Tambal

Family • Amaryllidaceae - Eurycles amboinensis (Linn.) Loudon - CARDWELL LILY


Scientific names

Eurycles amboinensis (Linn.) Loudon
Eurycles sylvestris Salisb.
Pancratium amboinense Linn.
Proiphys amboinensis Linn.

Other vernacular names

SPANISH: Hojas de potro, Cebollas del monte.

Common names

Abod (Bis.)
Abur (Bis.)
Dausum (Bis.)
Katañgal (Bis.)
Kosol (Bis.)
Panabor (Bis.)
Taliunud (Bik.)
Talaonor (Bis.)
Tambal (Tag.)
Tanual (Bis.)
Cardwell lily (Engl.)

Tambal

Additional Sources and Suggested Readings

(1) Methyl Eugenol: Its Occurrence, Distribution, and Role in Nature, Especially in Relation to Insect Behavior and Pollination / Keng Hong Tan and Ritsuo Nishida / J Insect Sci. 2012; 12: 56. / doi: 10.1673/031.012.5601

Tambal2Botany
Tambal is an herb plant with bulbs 5 to 10 centimeters in diameter. Leaf blade is somewhat rounded or broadly ovate, up to 25 centimeters long and wide, with broadly cordate base, and shortly and abruptly acuminate tip. Petiole is longer than the blade, and dilated at the base. Peduncle is about as long as the leaves, bearing from 15 to 30 flowers in a dense umbel. Flowers are white and waxy. Staminal corona is six-partite. Perianth is about 5 cm long, the segments as long as the tube. Fruit is a globose berry.

Distribution
– In secondary forests at low altitudes and never far from settlements.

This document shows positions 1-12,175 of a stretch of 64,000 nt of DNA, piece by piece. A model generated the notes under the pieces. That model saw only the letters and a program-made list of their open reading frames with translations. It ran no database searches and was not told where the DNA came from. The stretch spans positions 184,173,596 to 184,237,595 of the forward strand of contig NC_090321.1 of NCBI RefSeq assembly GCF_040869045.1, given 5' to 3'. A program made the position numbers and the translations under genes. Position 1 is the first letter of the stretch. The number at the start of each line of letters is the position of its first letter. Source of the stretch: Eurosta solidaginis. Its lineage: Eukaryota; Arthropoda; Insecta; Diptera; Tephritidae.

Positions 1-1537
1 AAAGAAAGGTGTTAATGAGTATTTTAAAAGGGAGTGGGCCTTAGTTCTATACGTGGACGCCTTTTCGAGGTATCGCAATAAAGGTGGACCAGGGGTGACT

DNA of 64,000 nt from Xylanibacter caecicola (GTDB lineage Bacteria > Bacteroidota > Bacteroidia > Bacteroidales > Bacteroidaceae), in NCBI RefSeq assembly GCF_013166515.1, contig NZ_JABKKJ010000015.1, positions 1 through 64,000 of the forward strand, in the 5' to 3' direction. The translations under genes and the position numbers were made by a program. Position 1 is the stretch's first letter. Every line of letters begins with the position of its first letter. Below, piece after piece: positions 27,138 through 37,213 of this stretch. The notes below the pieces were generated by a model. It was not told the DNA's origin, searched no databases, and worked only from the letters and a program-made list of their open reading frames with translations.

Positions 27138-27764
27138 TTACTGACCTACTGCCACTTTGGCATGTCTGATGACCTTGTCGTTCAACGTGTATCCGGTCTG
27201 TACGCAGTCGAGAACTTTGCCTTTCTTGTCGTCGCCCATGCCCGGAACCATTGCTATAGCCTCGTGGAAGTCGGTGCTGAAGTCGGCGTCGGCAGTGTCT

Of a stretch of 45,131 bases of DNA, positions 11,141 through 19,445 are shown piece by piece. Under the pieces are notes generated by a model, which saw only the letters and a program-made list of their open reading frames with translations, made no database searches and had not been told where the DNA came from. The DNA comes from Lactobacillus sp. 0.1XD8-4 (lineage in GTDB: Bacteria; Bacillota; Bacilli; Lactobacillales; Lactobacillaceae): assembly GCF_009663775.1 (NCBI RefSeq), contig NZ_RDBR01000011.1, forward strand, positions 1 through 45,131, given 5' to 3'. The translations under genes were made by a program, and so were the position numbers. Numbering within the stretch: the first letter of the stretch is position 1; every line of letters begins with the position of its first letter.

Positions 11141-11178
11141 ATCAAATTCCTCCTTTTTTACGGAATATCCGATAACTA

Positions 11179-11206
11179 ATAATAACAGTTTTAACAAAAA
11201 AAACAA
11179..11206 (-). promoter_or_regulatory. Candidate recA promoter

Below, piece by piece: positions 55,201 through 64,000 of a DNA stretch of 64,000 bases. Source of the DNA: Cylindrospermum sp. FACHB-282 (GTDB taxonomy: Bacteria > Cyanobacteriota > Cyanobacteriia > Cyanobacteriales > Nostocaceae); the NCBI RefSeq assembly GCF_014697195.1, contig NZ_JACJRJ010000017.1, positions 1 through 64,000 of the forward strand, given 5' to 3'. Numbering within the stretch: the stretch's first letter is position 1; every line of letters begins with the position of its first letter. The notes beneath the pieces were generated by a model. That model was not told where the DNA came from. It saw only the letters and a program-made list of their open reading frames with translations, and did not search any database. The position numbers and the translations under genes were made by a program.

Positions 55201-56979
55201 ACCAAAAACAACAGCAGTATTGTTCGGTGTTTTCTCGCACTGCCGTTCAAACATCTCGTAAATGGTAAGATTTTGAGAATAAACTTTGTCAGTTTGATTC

– in Cavite, Rizal and Laguna Provinces in Luzon, in Mindoro and Palawan.
– Probably introduced.
– Occurs from the Malay Peninsula and Archipelago to tropical Australia.

Tambal3Constituents
– The bulb yields an alkaloid, lycorine.
– The active principle is alkaloidal in nature.
– Reported minimum fatal dose by intravenous injection is 0.55 gm per kg body weight.

Properties
Emetic.

Parts used
Bulb, leaves.

Uses 
Folkloric
– Bulb used as emeto-cathartic in small doses.
– Leaves used externally as antirheumatic topicals.
– Bulb chewed to relived oppression and giddiness resulting from eating poisonous fish or crustaceans.

Study Findings
• Methyl Eugenol: Methyl eugenol is a phenylpropanoid chemical directly derived from eugenol, a phenylalanine product through caffeic acid and ferulic acid. Synthetic ME is used extensively: as flavoring agent in processed foods, soft drinks, and sauces; in perfumery; as essential oil in aromatherapy. Study showed the green parts of Proiphys amboinensis leaves contain a trace quantity of ME, especially during browning on the leaf, attracting many male fruit flies.

Availability
Wild-crafted.